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HEALTH

Italy to introduce new Covid ‘pass’ for travel in high-risk zones

Italy's prime minister has announced that a travel "pass" will soon allow people to enter or leave Italy's higher-risk coronavirus zones.

Italy to introduce new Covid 'pass' for travel in high-risk zones
Negative Covid test certifcates are already required to board dsome train services in Italy, and may soon be needed for more domestic travel. Photo: Piero CRUCIATTI/AFP

Prime Minister Mario Draghi confirmed on Friday that some of the country’s coronavirus restrictions will be gradually relaxed from April 26th. But, while the government has given an outline of the reopening plan, many questions and uncertainties remain.

READ ALSO: Schools, restaurants, gyms, travel: Here’s Italy’s new timetable for reopening

The big news on Friday was that lower-risk ‘yellow’ zones will be reintroduced from next week – and in these areas, various restrictions will be lifted including the current closures of bars and restaurants across the country.

The nationwide ban on travel between regions will also no longer apply in yellow zones, Draghi said, adding that people could also be allowed to enter and leave areas which remain classed as higher-risk red and orange zones using a travel “pass”.

However, he didn’t give any details of what form this pass would take or what the requirements would be.

According to a new draft decree reported in Italian media this week, the document will certify that the holder had either been fully vaccinated, had tested negative for coronavirus within the past 48 hours, or had already contracted and recovered from Covid-19.

IN NUMBERS: Is it too soon for Italy to relax its coronavirus restrictions?

The pass is expected to be in the form of a paper document at first, before later being made available via an app or QR code.

The certificate will be valid for six months for those who are vaccinated or recovered, and it can be issued by the vaccination centre, or in the case of recovery, by a hospital, family doctor or pediatrician.

Certificates obtained by testing negative, meanwhile, are to be valid for 48 hours and can be issued by testing centres or pharmacies. 

What will the pass be needed for?

The document would need to be shown before boarding at airports or train stations, and if stopped by police at a checkpoint if travelling by car.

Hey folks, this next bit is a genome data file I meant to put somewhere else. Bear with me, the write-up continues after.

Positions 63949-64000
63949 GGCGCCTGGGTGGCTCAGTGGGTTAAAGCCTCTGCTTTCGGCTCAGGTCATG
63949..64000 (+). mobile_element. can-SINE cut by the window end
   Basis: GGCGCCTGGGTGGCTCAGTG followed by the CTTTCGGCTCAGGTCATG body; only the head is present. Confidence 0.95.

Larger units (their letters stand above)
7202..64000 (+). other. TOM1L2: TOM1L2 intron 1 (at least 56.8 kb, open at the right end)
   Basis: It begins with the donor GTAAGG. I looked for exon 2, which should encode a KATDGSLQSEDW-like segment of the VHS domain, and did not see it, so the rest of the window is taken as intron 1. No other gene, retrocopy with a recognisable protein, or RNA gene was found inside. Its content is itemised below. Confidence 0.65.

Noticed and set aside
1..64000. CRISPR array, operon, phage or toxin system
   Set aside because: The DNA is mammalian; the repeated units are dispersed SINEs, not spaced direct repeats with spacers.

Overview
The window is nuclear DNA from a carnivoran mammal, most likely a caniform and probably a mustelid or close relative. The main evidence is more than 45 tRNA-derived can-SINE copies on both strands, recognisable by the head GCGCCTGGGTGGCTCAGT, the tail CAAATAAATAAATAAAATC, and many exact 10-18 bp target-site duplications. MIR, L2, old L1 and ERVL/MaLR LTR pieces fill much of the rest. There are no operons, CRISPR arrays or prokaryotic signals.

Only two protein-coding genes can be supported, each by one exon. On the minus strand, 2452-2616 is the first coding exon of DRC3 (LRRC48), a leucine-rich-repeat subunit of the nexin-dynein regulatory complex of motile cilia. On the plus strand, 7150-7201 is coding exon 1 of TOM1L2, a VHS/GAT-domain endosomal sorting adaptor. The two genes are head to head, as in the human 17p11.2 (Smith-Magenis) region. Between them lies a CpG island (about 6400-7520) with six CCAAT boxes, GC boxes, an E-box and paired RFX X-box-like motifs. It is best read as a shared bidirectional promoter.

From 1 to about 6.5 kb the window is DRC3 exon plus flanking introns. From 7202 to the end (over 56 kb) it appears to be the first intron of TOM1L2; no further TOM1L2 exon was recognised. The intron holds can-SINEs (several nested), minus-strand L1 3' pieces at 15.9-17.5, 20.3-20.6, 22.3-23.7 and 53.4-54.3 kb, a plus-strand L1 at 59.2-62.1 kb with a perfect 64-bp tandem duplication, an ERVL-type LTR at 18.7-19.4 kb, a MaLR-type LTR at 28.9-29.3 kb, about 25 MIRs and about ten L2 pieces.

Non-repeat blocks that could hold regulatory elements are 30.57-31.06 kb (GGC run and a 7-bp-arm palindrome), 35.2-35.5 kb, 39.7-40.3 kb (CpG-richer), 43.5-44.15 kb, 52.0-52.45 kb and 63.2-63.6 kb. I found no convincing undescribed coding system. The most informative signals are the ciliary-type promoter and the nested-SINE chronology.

The government is also reportedly considering making the pass a requirement to attend certain cultural and sporting events, such as concerts and football matches, when they are allowed to reopen in yellow zones.

It is not yet clear when the new pass would be made available.

Further details on this and other aspects of Italy’s reopening plan are expected by Thursday, as ministers are currently finalising the country’s next emergency decree, due to come into force by Monday.

Italy has already launched some ‘Covid-free’ train services which only allow passengers to board if they can show a negative test certificate, and there are a limited number of ‘Covid-tested’ flights operating between Italy and the US:

Photo: Piero CRUCIATTI/AFP

Is this the same thing as a vaccine passport?

Italy’s new pass is also expected to be valid for travel within Europe.

It would work similarly to the European Digital Green Certificates scheme, due to launch in June in hopes of making summer travel safer within the bloc.

The proposed EU travel certificates, expected to be available via an app, will have information on whether a traveller has been vaccinated or not, if they have received a negative test result, or if they have recovered from Covid-19.

Italy’s government has not yet confirmed whether it will take part in the European scheme, and the country’s health minister has previously suggested that Italy wants to implement a pass which would also open up travel from non-EU countries.

However it is not known if the new pass could later be used for travel to or from non-EU countries.

READ ALSO:

The idea of ‘vaccine passports’ has proved controversial in Italy, with many arguing that they would be discriminatory and unfair and also amount to coercion to take what is supposed to be a voluntary vaccine.

There are also concerns about the idea of vaccinated tourists being allowed into the country while many of Italy’s own residents are still unable to access a vaccine, amid delays and bureaucratic problems.

The Italian government has not yet confirmed any plans to relax the current restrictions on international travel to Italy, however.